The origin of shatter cones

Here, we use our new field observations together with previous models for shatter cone formation. Johnson and Talbot (21) first suggested that shatter cones form when the elastic precursor of the shock front is scattered by a heterogeneity in the rock, whereas others suggested that shatter cones are tensile fractures formed due to interference between the incident shock waves and reflected stress waves (22). More recently, Sagy et al. (19, 20) proposed that shatter cones are dynamic fractures produced by nonlinear front waves that propagate along a fracture front. In this model, shatter cones are not actually cones but rather spoon-like branched fracture surfaces. This model clearly cannot explain our observation of complete cones and cones with apices pointing in opposite directions, including spectacular double cones (Figs. 1A and 2D).

In another model, Baratoux and Melosh (23) built upon earlier suggestions (21) invoking heterogeneities in rocks as initiation points for shatter cone formation. However, in contrast to the earlier model, this new model proposes that the interference of a scattered elastic wave by heterogeneities results in a tensional hoop stress occurring during the decay—and not buildup—of the shock wave, which produces conical fractures. Our observations are broadly consistent with this model. The presence of shatter cones in ejecta, crater-fill deposits, and dikes clearly demonstrates that they must form after the passage of the shock front but before the passage of the rarefaction wave that initiates the excavation flow. This is consistent with reports of shatter cone surfaces in meteorites (13) and argues against shatter cones forming “relatively late in the formation” of craters (26).

However, to also account for the widespread occurrences of cones pointing in several different directions, we propose that as the shock front expands, it is reflected and refracted due to impedance contrasts in the target. In sedimentary targets, such as at Haughton and Tunnunik, sedimentary layering is proposed to be the primary control. This is consistent with the report of shatter cones forming at, and oriented around, concretion-host claystone interfaces from the Steinheim impact structure (60). Preexisting joints and faults in any target would also result in the same situation. This can account for the close spatial association of shatter cones and joint surfaces as observed at the Keurusselkä structure (28).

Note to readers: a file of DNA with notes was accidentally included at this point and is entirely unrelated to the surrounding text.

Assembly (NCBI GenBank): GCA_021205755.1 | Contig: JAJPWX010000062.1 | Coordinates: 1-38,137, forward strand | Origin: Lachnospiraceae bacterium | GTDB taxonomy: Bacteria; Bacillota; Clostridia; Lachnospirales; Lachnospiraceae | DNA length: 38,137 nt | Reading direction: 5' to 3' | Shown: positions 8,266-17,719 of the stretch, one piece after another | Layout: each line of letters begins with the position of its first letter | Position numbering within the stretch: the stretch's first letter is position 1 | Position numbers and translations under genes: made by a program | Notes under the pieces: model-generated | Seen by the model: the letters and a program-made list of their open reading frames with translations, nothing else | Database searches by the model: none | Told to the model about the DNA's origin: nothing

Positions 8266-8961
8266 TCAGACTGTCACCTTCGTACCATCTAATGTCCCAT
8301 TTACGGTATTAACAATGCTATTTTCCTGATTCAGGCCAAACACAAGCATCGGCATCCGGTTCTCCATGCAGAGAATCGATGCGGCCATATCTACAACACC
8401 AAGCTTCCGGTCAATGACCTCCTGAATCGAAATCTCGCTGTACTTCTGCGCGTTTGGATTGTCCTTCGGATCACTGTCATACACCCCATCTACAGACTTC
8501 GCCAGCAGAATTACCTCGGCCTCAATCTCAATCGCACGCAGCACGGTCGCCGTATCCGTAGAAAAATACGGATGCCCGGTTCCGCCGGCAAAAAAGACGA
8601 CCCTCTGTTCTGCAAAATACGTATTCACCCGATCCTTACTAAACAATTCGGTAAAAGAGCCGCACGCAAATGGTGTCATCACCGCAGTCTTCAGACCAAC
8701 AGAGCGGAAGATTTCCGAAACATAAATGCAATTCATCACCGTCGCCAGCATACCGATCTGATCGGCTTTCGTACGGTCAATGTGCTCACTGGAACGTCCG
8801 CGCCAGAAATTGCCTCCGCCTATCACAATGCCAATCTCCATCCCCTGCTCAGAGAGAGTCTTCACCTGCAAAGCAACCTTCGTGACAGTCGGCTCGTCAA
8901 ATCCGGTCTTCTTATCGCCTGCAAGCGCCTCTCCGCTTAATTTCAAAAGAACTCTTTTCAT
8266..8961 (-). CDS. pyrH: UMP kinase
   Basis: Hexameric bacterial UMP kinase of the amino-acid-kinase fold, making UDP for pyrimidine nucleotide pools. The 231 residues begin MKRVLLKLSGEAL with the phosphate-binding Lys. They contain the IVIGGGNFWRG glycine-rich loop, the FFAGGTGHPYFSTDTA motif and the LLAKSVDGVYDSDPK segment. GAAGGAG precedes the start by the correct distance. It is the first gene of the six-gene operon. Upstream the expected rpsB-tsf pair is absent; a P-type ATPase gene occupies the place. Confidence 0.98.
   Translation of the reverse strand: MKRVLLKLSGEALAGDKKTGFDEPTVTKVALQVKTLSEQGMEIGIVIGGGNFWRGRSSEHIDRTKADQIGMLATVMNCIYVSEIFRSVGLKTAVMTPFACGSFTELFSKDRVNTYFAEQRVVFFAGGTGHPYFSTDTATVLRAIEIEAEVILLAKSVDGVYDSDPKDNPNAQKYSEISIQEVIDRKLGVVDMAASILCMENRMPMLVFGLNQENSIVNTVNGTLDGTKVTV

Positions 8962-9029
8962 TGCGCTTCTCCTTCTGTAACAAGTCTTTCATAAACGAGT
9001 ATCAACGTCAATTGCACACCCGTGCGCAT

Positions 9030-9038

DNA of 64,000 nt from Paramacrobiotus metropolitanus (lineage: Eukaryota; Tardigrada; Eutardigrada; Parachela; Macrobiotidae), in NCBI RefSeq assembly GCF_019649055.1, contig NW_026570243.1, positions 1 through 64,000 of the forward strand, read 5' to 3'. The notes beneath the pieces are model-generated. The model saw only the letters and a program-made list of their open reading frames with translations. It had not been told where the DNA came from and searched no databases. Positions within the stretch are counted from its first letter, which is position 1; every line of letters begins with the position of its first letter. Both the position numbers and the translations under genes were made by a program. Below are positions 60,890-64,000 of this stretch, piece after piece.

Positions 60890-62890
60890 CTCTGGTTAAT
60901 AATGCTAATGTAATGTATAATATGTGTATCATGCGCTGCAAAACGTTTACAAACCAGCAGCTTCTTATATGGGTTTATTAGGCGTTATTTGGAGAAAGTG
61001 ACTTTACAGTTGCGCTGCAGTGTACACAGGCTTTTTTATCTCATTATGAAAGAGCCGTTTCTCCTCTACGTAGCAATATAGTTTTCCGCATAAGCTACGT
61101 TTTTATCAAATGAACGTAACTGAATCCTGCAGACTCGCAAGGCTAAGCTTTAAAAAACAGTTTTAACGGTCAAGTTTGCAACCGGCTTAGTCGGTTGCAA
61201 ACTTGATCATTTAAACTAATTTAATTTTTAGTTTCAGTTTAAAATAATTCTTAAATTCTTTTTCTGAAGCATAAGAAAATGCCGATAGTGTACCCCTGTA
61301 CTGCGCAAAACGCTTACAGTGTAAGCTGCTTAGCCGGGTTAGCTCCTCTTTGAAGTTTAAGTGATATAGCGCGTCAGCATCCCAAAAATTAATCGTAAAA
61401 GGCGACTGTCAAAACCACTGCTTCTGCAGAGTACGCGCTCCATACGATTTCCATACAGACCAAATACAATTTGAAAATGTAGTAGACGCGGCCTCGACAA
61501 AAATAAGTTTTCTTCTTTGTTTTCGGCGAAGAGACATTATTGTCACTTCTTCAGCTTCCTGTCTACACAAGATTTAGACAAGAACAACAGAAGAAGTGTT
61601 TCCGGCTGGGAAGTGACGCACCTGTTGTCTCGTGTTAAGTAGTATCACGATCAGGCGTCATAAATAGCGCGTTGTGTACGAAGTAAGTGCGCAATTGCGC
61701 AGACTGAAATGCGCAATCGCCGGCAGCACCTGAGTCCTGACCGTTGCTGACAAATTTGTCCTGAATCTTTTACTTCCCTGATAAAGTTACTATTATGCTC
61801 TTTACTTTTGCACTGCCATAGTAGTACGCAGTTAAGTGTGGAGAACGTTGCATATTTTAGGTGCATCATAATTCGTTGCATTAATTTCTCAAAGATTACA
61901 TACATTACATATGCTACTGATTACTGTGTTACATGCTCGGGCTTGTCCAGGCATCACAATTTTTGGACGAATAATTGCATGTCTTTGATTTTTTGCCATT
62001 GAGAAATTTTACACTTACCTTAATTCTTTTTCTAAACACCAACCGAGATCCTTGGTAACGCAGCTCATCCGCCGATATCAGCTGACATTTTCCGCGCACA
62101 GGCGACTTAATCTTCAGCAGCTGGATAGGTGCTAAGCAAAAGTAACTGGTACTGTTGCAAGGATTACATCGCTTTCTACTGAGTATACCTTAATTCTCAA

It is suggested that the change in shatter cone morphology—from pervasive small cones in the crater center to large, more discrete cones at their farthest extent—is due to the increasing width of the shock front as it radiates outward, as predicted from the theory (2), but not considered in previous shatter cone formation models. The theory also suggests that as the shock front radiates outward, it is not just one discrete front but rather a series of multiple fronts (2), which would allow further reflection(s) and interference(s), resulting in the different morphologies that are seen in the field (Figs. 1 and 2).

Implications for complex crater formation

An important finding from our fieldwork is that when exposure is excellent, such as at the Tunnunik and Haughton structures in the Canadian Arctic, we observe that shatter cones are abundant (for example, Figs. 1 and 2, A and C to G). At Haughton and Tunnunik, we documented shatter cones in >90% of the outcrops we visited in the central uplift. At Haughton, we counted shatter cone surfaces on clasts in the crater-fill deposits and found them on ~50 to 60% of the clasts. Therefore, an important conclusion is that, following the passage of the shock wave, the target rocks in the interior of the crater are pervaded by shatter cones. Furthermore, as demonstrated by the fact that shatter cone clasts occur in impact breccias (Fig. 2) and that target rocks in central uplifts break along shatter cone surfaces (Fig. 1, A, C, and D), it appears obvious that shatter cones represent planes of weakness in rock.

Given these observations, we hypothesize that the formation of shatter cones may aid in weakening the target rocks, which is deemed necessary for crater collapse to occur but for which there remains no single widely accepted model (2). Thus, in addition to the well-known potential weakening mechanisms of acoustic fluidization (61) and lubrication of faults by melt (62), we suggest that future modeling efforts should investigate the potential for the presence of shatter cones to also aid in weakening the target rocks in complex impact craters. Many numerical models now include damage as a parameter, where it provides a measure of the degree of fracturing (63). Collins et al. (63) note that “although numerical models predict that much of the target becomes ‘damaged’ during the cratering process, the target rock within this zone will likely reflect a range of deformation features.” These authors do not discuss shatter cones in the context of their numerical models, but perhaps, shatter that cones are a physical manifestation of the damage caused by shear failure driven by the passage of the shock wave in their simulations. Future collaborative efforts to accurately compare model results of deformation with field measurements of strain are warranted.